9. Be aware of the presence and movement of all traffic in vicinity 10. Be aware of conditions and hazards likely to be encountered during the watch 11. Be aware of the effects of heel, trim, water density and squat on under keel clearance 12. Understand the state of internal ship systems, engine and cargo monitoring, communications and crew availability 13. Ensure that the required lookout and helmsman, as appropriate, are on duty, alert and  properly instructed. 14. Obtain from outgoing OOW verbal instructions, if any, and occurrences of importance during previous watch. 15. Read log entries made by outgoing OOW 16. Take full charge of the watch on time 17. If at any time the OOW is to be relieved when a maneuver or other action to avoid any hazard is taking place, the relief of that officer shall be deferred until such action has been completed. 18. Obtain a positive report about rounds made in accommodation, remote areas and where necessary, on deck.

Composition of the navigational watch An effective bridge organization should efficiently manage all resources available to the bridge and promote good communications and teamwork. The bridge organization should be properly supported by a clear navigation policy incorporating shipboard operation procedures, in accordance with the company’s safety management system onboard ship as required by the ISM code.

In determining that the composition of navigational watch is adequate to ensure maintenance of a proper lookout, you should consider relevant factors including the following:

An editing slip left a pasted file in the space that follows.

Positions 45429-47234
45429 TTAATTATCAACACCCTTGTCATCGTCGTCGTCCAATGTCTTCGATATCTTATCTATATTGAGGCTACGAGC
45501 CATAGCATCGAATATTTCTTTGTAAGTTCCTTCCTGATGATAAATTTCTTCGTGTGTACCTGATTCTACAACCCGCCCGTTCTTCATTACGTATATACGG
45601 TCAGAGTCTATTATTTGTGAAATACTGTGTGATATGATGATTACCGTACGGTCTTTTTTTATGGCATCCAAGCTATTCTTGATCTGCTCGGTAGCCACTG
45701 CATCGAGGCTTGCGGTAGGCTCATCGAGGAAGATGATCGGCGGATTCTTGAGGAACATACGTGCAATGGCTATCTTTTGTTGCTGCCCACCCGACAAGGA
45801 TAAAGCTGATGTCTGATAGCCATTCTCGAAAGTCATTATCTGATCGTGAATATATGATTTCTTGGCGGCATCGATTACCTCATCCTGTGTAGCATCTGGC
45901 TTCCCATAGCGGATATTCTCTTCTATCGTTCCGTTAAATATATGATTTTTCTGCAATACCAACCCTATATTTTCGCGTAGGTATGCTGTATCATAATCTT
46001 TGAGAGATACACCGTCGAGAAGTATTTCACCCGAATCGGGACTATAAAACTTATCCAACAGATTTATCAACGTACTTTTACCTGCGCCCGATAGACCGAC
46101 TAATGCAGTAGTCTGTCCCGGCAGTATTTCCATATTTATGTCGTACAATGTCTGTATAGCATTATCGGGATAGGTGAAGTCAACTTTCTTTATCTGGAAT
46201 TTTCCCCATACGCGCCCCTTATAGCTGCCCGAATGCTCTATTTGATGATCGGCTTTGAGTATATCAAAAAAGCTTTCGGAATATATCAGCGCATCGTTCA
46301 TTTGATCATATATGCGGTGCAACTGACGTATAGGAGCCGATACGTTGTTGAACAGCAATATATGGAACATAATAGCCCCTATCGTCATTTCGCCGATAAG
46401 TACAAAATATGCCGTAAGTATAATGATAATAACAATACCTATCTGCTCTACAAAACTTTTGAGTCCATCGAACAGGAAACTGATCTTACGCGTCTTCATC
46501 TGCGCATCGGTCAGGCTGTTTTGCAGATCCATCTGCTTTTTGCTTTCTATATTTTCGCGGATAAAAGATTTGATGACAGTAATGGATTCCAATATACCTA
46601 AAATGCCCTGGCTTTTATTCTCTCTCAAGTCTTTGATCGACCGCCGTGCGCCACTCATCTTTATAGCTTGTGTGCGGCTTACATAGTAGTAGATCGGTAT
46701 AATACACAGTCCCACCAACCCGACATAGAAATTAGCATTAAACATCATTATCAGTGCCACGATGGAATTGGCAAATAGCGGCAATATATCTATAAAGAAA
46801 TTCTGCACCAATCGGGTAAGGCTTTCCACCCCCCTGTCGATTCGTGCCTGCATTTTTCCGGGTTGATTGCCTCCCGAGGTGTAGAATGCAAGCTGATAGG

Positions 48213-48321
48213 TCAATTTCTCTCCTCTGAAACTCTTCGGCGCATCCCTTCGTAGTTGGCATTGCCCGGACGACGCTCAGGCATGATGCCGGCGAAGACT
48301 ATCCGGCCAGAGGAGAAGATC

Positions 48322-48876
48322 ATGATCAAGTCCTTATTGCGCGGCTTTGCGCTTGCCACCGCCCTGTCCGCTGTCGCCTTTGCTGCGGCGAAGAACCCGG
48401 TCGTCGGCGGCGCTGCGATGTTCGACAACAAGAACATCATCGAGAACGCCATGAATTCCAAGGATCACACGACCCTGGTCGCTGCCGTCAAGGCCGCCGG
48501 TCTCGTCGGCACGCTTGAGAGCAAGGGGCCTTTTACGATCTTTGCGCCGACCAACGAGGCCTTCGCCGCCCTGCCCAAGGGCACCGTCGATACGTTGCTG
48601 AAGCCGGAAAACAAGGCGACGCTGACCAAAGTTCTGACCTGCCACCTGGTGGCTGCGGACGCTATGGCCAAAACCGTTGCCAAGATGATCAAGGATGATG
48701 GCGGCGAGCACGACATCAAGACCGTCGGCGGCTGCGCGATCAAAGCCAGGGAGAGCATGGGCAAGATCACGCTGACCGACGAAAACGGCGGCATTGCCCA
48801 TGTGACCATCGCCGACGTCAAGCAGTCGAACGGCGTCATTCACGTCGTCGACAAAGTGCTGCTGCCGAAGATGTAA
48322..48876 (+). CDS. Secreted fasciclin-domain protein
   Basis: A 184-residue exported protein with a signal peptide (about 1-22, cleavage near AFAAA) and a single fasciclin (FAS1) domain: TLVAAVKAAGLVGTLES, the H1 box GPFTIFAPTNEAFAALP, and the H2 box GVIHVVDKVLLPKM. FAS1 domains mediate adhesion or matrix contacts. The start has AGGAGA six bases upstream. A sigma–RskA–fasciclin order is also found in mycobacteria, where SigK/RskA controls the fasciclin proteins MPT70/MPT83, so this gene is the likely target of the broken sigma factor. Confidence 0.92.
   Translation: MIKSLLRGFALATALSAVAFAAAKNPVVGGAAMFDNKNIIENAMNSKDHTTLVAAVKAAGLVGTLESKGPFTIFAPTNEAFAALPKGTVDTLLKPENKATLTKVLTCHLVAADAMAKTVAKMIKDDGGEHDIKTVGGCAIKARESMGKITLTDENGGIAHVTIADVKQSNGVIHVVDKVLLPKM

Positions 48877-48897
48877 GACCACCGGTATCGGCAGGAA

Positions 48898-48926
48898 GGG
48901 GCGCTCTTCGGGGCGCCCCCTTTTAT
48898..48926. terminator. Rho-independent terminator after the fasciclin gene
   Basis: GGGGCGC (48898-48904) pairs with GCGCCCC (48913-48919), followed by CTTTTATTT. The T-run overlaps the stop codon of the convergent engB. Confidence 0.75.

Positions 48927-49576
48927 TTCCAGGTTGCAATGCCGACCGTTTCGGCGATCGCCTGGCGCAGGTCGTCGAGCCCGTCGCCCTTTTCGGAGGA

Visibility, state of weather and sea;

Traffic density and other activities occurring in the area in which the ship is navigating

The additional workload caused by the nature of the ship’s functions, immediate operating requirements and anticipated maneuvers

The fitness for duty of any crewmembers on call that are assigned as members of the watch.

Knowledge of and confidence in the professional competence of the ship’s officers and crew.

The experience of each OOW, and the familiarity of the OOW with the ship’s equipment, procedures and maneuvering capability.

Activities taking place on board the ship at any particular time, including radio communication activities, and the availability of assistance to be summoned immediately to the bridge when necessary.

The operational status of bridge instrumentation and controls, including alarm systems.

Rudder and propeller control and ship maneuvering characteristics.

The size of the ship and the field of vision available from the conning  position;

The configuration of the bridge, to the extent such configuration might inhibit a member of the watch from detecting by sight or hearing any external development.

Any other relevant standard, procedure or guidance relating to watchkeeping arrangements and fitness for duty.


Continuity in watch keeping In the performance of his duties, the OOW carries out a number of functions almost simultaneously. This naturally keeps him quite busy. Let us list out the number of tasks / functions that demand his attention. The Master  being the overall in charge needs to be kept informed of progress of the voyage. The information that is required by the Master is normally recorded as standing orders or the specific orders in Bridge Order book or on some ships called Bridge Night order  book.